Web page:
Japan has struggled to flatten the curve. Photo: Behrouz MEHRI / AFP
The mail looks just like what you’d expect during a pandemic: it has information on how to quarantine at home, emergency contact information, and other advice on responding to the COVID-19 crisis.
But those who received the letter, sent by the Osaka government to people under quarantine, were shocked when they saw what’s on the back of the envelope: an ad for funeral services.
The ad placement disturbed some residents in a Japanese city reckoning with its deadliest month of the coronavirus pandemic. One recipient of the letter said it “caused me great grief,” the newspaper Asahi Shimbun reported.
Recipients of the funeral ads are not impressed. Photo courtesy of Ami Sato
In response to mounting complaints last month, an official from Osaka’s health center apologized, claiming that the ad was “a careless error.”
“Considering how recipients of this mail must have felt, we sincerely apologize,” the official was quoted as saying.
The mismatch was the result of a combination of oversight and enterprise. In an attempt to create new revenue streams, the Osaka city government in 2006 began selling ad space on envelopes used in official mails.
The latest ad placement was bought by Osaka Municipal Funeral Hall, which ordered 600,000 printed copies.
The revenue scheme hadn’t been popular even before the recent snafu.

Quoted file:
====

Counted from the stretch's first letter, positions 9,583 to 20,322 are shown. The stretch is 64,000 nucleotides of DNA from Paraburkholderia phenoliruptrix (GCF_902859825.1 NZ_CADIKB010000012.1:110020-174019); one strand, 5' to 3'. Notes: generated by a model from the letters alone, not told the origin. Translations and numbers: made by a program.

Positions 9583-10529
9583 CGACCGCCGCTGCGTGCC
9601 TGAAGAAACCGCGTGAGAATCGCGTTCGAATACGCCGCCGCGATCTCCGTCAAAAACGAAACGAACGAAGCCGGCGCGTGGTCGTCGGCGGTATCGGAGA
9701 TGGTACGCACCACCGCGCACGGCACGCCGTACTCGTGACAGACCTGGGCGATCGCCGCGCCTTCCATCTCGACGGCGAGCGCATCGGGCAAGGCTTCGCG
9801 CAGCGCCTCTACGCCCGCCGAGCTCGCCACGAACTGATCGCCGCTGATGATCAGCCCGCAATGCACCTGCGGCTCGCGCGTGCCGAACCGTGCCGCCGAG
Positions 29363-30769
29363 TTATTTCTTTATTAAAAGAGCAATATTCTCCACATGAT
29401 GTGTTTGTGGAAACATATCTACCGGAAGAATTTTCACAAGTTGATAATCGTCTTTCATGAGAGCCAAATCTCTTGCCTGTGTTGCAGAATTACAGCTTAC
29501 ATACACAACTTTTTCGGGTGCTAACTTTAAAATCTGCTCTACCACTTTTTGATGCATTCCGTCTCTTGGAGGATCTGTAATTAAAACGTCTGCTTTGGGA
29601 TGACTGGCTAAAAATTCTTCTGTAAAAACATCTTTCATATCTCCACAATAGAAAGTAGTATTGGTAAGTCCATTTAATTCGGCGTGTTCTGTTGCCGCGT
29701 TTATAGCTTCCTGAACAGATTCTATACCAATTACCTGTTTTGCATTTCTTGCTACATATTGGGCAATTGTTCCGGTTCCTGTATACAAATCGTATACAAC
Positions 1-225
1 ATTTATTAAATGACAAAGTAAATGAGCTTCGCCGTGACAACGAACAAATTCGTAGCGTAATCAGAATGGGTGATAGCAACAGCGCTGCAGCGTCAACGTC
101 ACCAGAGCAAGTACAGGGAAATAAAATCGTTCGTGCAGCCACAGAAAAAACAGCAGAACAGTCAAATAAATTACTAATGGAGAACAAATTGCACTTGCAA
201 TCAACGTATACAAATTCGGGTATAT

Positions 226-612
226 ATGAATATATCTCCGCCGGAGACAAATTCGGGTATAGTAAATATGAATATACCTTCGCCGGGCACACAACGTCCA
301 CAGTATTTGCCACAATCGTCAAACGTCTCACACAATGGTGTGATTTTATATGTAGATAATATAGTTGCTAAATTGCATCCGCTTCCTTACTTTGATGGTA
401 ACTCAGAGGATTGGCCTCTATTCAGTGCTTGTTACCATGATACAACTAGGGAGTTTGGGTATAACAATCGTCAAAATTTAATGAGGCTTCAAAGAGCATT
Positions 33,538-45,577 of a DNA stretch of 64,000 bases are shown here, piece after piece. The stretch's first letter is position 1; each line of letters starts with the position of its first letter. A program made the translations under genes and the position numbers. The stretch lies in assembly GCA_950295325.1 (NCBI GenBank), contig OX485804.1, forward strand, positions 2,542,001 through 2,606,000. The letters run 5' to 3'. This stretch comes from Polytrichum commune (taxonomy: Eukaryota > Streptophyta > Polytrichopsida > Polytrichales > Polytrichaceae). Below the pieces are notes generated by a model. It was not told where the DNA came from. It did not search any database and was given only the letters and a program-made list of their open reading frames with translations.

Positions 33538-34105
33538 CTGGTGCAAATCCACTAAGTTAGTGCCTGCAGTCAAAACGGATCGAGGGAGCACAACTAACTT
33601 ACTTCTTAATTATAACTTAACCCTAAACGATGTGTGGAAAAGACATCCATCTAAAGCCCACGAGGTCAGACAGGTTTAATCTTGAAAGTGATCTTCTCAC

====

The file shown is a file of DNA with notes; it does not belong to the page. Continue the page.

For every 200,000 letters, the city only makes ¥100,000 ($950). Ami Sato, a homemaker in her 50s who received the funeral ad, said it was simply not worth it.
“I don’t think it’s right that for merely ¥100,000, residents should be made to feel this way,” she told VICE World News. “I don’t think private advertisements are suitable for administrative envelopes in the first place.”
The phone number on the ad, 5-6-7, also raised eyebrows. In Japanese, 5-6-7 can be read as go-ro-na, which sounds like the virus.
The idea of putting ads on the back of government envelops came from economic reforms in 2006, a year after a local TV channel aired a program showing the excesses of Osaka’s bureaucracy.
Traffic conductors who worked 4 hours a day were paid ¥10 million (about $95,000) a year, more than twice the average Japanese worker. Trade union officers who never showed up to work and got paid anyway. And the report detailed other corrupt officials who were using city taxes for personal gain.
The ensuing popular backlash highlighted the income gap between bureaucrats and citizens, who were then struggling to recover from the 1995 Great Hanshin earthquake.
The report prompted Junichi Seki, the mayor of Osaka at the time, to introduce a number of economic reforms. Envelope advertising was one of his ideas.
Now, to prevent further mishaps, the city health center has told other departments to use blank envelopes, or envelopes with other ads, when sending coronavirus-related documents.
Alternatively, the letter’s recipients can try looking on the bright side.
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